Here's the thing. What you had at the turn of the century in 1900, you had the urbanization and the industrialization of the economy. And by that time, there were no more-- what really turned into a crisis was, there were no more worlds to go to. The west had already been done. Laura Ingalls Wilder was to the west coast here. New Zealand had already been settled. And Australia was already settled. It started being settled in the early 1800s.
So by that time, the earth was fully discovered. There was no, go west, young man. There was no more west to go to. And this set up a crisis mentality. Now--
ANDREW CHIGNELL: Joel, I'm so sorry. I'm getting signals that your mic's not turned on.
JOEL SALATIN: My mic's not turned on.
ANDREW CHIGNELL: There we are. Turn that on. I mean, you're pretty--
JOEL SALATIN: It's got a green light.
ANDREW CHIGNELL: Well, anyway. Is that all right? Are you getting it?
JOEL SALATIN: Is there a green light? There's a green light.
ANDREW CHIGNELL: Where is this-- hey, Hope, is the sound person up there? Can you get-- are you getting? Would it be terrible to stand right here.
JOEL SALATIN: No, no, it's OK. I'm glad to stand here. You want me to stand here. Is this better? Is that better? Everybody's nodding. OK, good, good. All right, we aim to please here. We're not trying to be difficult.
OK, so here we are. It's 1900, 1910. Metropolitan newspapers are routinely carrying op-ed pieces and editorials saying that the end of the American city is on the horizon because we're going to be covered up in poop. Right before the automobile, the amount of urbanization was absolutely profound. And there was poop everywhere. I heard, there's a new book out. I haven't read it but I heard about it on the radio the other day and it's fascinating.
It's called Dicken's England. And I'm a fan of Charles Dickens. And it talked about orphans there earned their income by being street sweepers. So they would wait on the edge of a street and when a wealthy guy would come up and cross the street, for a shilling or whatever, they would go out with a broom and sweep the horse poop off the road right in front of his feet because there were so many horses coming and passing and pooping and peeing and all that the gentleman, you know, and the ladies-- high class ladies-- didn't want to step in it. And so there was this entire child industry around sweeping right in front of the people. That's a side note.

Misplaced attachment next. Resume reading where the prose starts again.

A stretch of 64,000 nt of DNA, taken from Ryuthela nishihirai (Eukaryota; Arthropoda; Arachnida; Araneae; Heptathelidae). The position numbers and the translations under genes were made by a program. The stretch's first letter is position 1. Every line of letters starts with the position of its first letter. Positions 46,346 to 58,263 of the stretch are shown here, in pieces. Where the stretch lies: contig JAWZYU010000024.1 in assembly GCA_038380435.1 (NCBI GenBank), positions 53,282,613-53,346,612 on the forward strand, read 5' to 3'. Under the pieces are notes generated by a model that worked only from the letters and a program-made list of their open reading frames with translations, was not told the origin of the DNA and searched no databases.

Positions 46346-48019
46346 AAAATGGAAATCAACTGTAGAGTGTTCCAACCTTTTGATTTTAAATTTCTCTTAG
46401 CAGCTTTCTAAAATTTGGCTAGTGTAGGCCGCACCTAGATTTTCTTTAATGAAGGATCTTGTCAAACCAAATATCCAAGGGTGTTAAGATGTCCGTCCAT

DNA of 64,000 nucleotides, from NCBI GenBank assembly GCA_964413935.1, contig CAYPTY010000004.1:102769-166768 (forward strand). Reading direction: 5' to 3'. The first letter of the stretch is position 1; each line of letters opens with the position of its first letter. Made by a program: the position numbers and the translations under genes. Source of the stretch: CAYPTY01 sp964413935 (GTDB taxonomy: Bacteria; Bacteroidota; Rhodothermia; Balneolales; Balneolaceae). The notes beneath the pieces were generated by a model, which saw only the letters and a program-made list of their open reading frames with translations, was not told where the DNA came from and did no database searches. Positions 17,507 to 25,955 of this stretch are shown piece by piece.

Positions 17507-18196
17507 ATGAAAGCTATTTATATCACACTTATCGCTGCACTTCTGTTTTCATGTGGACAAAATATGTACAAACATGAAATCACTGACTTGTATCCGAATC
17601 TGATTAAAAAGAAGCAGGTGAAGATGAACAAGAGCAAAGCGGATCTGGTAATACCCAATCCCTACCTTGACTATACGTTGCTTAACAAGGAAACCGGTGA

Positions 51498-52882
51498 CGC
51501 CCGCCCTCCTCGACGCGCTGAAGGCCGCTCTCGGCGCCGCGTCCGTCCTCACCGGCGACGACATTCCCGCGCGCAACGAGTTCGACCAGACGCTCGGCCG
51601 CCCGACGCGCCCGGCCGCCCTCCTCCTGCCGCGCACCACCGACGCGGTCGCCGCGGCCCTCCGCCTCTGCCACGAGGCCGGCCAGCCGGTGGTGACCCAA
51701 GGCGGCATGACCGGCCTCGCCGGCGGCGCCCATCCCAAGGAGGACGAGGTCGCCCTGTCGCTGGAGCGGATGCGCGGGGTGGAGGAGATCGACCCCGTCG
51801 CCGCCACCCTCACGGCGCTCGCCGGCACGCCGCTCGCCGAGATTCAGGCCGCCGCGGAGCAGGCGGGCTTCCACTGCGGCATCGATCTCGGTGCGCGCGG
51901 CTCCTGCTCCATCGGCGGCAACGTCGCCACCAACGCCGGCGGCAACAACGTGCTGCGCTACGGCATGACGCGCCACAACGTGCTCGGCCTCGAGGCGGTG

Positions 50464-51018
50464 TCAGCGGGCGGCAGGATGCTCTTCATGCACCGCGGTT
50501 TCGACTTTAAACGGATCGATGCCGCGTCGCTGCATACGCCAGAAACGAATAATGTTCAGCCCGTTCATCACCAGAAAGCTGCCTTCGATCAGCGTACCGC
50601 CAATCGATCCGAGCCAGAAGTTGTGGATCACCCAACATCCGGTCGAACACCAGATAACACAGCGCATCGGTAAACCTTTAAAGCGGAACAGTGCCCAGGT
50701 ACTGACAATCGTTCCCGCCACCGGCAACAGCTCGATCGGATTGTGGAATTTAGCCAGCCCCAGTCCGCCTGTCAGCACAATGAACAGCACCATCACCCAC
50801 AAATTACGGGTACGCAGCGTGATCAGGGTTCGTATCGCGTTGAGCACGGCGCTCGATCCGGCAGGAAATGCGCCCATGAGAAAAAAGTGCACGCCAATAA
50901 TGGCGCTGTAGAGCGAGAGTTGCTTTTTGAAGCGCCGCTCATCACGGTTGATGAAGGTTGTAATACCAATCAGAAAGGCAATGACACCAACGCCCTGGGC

What I'm trying to get to is that everybody was shoveling, shoveling, shoveling. The poop was on your shoes when you walked into the bakery. It was on your shoes when you walk into the hairdresser. It was on your shoes when you walked into the butcher shop. It was when you went to the wedding.
You had poop on your shoes. You were shoveling poop. In fact, they couldn't get enough stuff transported into the city with oxcarts and mule teams and get it transported out fast enough. So there was just-- there were these mountains. Are you with me? I mean, it stunk. It was everywhere.
OK, so what are we going to do about soil fertility? How are we going to feed people? And so a lot of people set to work. How can we leverage what we know about chemistry, about soil chemistry? And can we supplement the soil with some sort of a chemical approach to overcome the lack of fertility? The other side was going biological.
When the naysayers look at me and say, well, we can't feed the world with your system, they're assuming that the biological approach stood still. But it didn't. The fact is that while the chemical approach got two huge infusions of capital and creativity because it turns out the chemical NPK also makes bombs and ammunition. So we had W-W-I and W-W-I-I, and we had a massive infusion of technology, science, distribution, mining, engineering, and marketing to develop ammunition, chemical NPK availability.
1945, the war is over. 1946, you're a farmer. Your fields are depleted. Remember where all the poop is? It's in town, right? So what are you going to do?
You have two options. You can either try to shovel some more or you can get this little bag of stuff and you can apply it. And it's like magic. It's like foofoo dust, and it grows things! See, I'm pretty forgiving for those 1946, 47 farmers. Given the same circumstance most of us in his room would have done the same thing because modern scientific aerobic composting did not really step on the scene until 1943.
What happened then? Sir Albert Howard was working in Indore, India. He had cheap labor. Indians-- I mean, in dot Indians, not feather Indians. OK, India, Indians. OK, he was in a place of cheap labor. I mean, by that time shoveling was already too expensive for American labor, is what I'm getting at it.
So there's a reason why the carbon centric scientific aerobic composting approach was developed in a cheap labor economy and society, all right? So at Indore, India, he developed it. Nitrogen, carbon, moisture, bacteria, oxygen-- those five elements in proper balance produced huge amounts of fertile soil. But here was the problem. When he was doing this in the 1930s and developing the formula, and even when he brought it to the world in 1943, in many parts of the US, including where we are, there in Virginia, we didn't even have electricity yet.
Farmers were still running mules. Tractors were just beginning to come in and they certainly didn't have front end loaders. We didn't have concrete. We didn't have waterpipe. We didn't even have-- we had horse drawn manure spreaders that were, you couldn't sit stationary and spin off a windrow pile of material. And we didn't have front end loaders.